Ted: Extended Edition [DVD]
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Family Guy creator Seth MacFarlane brings his boundary-pushing brand of humour to the big screen for the first time as writer, director and voice star of Ted. In the live action/CG-animated comedy, he tells the story of John Bennett (Mark Wahlberg), a grown man who must deal with the cherished teddy bear who came to life as the result of a childhood wish… and has refused to leave his side ever since.
This product includes both the original theatrical cut (101 mins) and an extended cut (107 mins).
Anyone who's watched Family Guy knows that its creator Seth MacFarlane has a lot of hang-ups. As outrageous as many of them are in their animated TV show forum, they get a real rundown in Ted, MacFarlane's multi-hyphenate debut in feature films. As the director, producer, cowriter, and voice artist behind the title character, MacFarlane riffs on pop culture, drug culture, religion, sex, bodily functions, and all things '80s with the kind of abandon that borders on offensive to pretty much anyone--if only it all weren't so spot-on funny.
Ted is an utterly believable CGI teddy bear who comes to life in the arms of a friendless 8-year-old boy named John, who quickly grows up to be Mark Wahlberg. John has made a wish that the pudgy plush be a friend for forever, a deal that they both hold on to with genuine poignancy as the years roll by. Ted grows right along with John in voice, manner, attitude, and bad habits until they're both unmotivated layabouts who would rather do nothing more than swill beer, smoke dope, and watch the absurdly iconic '80s movie Flash Gordon over and over again to the exclusion of most everything else in life.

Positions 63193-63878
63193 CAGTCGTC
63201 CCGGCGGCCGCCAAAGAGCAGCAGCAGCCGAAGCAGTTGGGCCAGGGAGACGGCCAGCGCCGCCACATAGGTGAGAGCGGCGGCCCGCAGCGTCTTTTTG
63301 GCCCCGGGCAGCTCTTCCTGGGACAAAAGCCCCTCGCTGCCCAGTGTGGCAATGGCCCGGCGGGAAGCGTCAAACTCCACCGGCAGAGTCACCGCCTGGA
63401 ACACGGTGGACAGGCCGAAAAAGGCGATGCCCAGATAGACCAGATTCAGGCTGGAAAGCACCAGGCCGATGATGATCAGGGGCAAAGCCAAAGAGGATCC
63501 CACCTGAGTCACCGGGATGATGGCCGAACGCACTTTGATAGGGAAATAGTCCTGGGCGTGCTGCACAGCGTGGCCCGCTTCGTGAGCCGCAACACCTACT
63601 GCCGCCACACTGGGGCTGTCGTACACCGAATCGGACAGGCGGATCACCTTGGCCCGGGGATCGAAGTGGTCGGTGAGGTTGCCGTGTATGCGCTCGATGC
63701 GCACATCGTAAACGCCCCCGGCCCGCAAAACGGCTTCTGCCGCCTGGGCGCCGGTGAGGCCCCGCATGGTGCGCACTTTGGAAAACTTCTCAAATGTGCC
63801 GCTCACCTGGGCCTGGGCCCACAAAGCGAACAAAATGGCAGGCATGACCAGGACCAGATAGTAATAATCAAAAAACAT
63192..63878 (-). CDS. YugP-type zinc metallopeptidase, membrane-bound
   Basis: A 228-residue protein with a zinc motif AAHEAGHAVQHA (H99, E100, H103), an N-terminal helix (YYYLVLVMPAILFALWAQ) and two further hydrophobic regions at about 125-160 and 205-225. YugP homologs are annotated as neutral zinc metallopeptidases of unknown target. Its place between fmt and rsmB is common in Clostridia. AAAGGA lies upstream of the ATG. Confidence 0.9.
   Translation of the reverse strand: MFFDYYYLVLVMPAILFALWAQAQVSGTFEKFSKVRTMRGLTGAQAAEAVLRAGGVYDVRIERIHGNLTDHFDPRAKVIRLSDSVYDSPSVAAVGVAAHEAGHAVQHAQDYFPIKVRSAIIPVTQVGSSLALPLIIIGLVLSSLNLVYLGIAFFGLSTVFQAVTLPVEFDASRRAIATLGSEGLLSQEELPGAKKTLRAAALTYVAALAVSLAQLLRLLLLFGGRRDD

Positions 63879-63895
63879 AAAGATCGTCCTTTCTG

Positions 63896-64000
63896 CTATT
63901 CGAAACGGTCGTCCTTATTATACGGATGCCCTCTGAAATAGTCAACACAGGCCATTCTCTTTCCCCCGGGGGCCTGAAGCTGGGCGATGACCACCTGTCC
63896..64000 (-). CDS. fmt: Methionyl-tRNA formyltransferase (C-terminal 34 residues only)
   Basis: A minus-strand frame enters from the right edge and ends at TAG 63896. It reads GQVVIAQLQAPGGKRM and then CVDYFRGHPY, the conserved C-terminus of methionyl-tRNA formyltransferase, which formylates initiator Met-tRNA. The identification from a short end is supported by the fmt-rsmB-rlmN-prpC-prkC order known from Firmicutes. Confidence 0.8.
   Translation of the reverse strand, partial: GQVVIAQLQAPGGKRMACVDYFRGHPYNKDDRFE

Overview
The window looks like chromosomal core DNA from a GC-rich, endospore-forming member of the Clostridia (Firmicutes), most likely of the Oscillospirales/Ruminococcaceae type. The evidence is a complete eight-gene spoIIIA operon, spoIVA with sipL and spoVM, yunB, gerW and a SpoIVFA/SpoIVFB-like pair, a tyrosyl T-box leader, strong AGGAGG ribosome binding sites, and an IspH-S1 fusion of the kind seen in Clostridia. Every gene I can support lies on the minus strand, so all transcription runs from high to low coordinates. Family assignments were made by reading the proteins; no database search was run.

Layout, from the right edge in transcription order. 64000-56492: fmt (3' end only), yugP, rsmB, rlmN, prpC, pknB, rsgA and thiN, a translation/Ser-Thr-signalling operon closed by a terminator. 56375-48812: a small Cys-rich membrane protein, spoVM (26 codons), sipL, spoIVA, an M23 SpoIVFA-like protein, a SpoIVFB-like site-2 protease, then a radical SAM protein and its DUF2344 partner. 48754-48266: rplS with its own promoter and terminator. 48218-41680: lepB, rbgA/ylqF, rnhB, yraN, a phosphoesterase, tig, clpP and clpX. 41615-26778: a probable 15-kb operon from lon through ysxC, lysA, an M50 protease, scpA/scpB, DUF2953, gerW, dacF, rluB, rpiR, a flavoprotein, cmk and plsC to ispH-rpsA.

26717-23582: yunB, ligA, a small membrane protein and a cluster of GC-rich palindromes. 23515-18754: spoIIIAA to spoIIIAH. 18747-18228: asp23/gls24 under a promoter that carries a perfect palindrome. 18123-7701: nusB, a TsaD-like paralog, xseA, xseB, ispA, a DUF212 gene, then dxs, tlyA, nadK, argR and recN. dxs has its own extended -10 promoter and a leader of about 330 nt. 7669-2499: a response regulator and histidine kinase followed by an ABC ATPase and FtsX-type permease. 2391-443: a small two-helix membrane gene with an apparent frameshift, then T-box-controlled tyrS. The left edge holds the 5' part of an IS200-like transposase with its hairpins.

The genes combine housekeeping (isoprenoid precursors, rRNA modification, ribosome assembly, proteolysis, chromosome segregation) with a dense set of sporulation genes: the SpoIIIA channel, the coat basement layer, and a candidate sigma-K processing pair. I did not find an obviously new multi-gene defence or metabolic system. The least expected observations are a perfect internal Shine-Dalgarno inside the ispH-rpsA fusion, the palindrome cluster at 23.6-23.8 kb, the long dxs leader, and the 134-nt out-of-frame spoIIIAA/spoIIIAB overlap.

John has managed to pick up a girlfriend named Lori (Mila Kunis), who somehow tolerates the pair of them--at least for a little while. Eventually she's annoyed enough with John for not putting away his childish things, thoughts, and behaviours that she demands Ted move out and let them move on as adults. Among all the conceits that Ted embraces is the fact that this fully anthropomorphized stuffed bear started life as a global celebrity sensation before everyone forgot about him. Now he's just a blue-collar Boston nobody who sucks on a bong, chases women, and makes dirty jokes at every opportunity while nobody pays attention. This could have been a generic lowbrow buddy movie in the Judd Apatow mold, which might have been a little funny with a human slob in the Ted role. But MacFarlane brings to the remarkably expressive CGI creation an astonishing and often shocking dynamic with his voice characterization and the consistently clever situations, which whiz by in a structure that's pretty similar to an episode of Family Guy. There are frequent non sequitur digressions and offhanded one-liners that MacFarlane could never get away with on TV. But in the raunchy, anything-goes world of Ted it's all fair game.